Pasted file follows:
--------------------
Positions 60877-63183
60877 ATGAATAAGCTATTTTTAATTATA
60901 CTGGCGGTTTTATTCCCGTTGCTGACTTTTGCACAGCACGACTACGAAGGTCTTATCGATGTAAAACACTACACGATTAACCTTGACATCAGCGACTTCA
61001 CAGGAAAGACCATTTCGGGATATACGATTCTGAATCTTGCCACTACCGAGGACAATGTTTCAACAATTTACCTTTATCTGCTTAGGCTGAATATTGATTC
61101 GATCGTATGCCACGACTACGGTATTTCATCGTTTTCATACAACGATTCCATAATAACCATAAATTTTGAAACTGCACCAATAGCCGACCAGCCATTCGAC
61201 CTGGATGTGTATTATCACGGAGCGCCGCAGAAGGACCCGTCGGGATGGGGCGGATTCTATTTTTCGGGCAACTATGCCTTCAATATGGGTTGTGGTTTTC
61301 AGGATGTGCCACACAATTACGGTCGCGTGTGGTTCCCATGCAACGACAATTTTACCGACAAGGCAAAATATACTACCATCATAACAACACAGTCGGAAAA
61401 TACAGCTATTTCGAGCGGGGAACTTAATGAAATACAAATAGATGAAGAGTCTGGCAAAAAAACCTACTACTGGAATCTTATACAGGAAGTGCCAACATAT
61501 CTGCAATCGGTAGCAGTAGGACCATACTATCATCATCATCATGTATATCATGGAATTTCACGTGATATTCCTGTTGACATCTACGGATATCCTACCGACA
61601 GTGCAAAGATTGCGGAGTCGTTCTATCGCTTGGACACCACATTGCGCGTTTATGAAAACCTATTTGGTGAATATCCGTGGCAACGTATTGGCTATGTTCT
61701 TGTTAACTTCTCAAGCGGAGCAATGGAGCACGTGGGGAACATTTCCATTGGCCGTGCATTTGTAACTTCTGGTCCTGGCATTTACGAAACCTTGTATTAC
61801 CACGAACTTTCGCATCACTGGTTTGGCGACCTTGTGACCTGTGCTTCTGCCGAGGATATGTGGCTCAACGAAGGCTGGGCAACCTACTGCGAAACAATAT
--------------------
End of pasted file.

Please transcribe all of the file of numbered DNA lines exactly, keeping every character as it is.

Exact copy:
Positions 60877-63183
60877 ATGAATAAGCTATTTTTAATTATA
60901 CTGGCGGTTTTATTCCCGTTGCTGACTTTTGCACAGCACGACTACGAAGGTCTTATCGATGTAAAACACTACACGATTAACCTTGACATCAGCGACTTCA
61001 CAGGAAAGACCATTTCGGGATATACGATTCTGAATCTTGCCACTACCGAGGACAATGTTTCAACAATTTACCTTTATCTGCTTAGGCTGAATATTGATTC
61101 GATCGTATGCCACGACTACGGTATTTCATCGTTTTCATACAACGATTCCATAATAACCATAAATTTTGAAACTGCACCAATAGCCGACCAGCCATTCGAC
61201 CTGGATGTGTATTATCACGGAGCGCCGCAGAAGGACCCGTCGGGATGGGGCGGATTCTATTTTTCGGGCAACTATGCCTTCAATATGGGTTGTGGTTTTC
61301 AGGATGTGCCACACAATTACGGTCGCGTGTGGTTCCCATGCAACGACAATTTTACCGACAAGGCAAAATATACTACCATCATAACAACACAGTCGGAAAA
61401 TACAGCTATTTCGAGCGGGGAACTTAATGAAATACAAATAGATGAAGAGTCTGGCAAAAAAACCTACTACTGGAATCTTATACAGGAAGTGCCAACATAT
61501 CTGCAATCGGTAGCAGTAGGACCATACTATCATCATCATCATGTATATCATGGAATTTCACGTGATATTCCTGTTGACATCTACGGATATCCTACCGACA
61601 GTGCAAAGATTGCGGAGTCGTTCTATCGCTTGGACACCACATTGCGCGTTTATGAAAACCTATTTGGTGAATATCCGTGGCAACGTATTGGCTATGTTCT
61701 TGTTAACTTCTCAAGCGGAGCAATGGAGCACGTGGGGAACATTTCCATTGGCCGTGCATTTGTAACTTCTGGTCCTGGCATTTACGAAACCTTGTATTAC
61801 CACGAACTTTCGCATCACTGGTTTGGCGACCTTGTGACCTGTGCTTCTGCCGAGGATATGTGGCTCAACGAAGGCTGGGCAACCTACTGCGAAACAATAT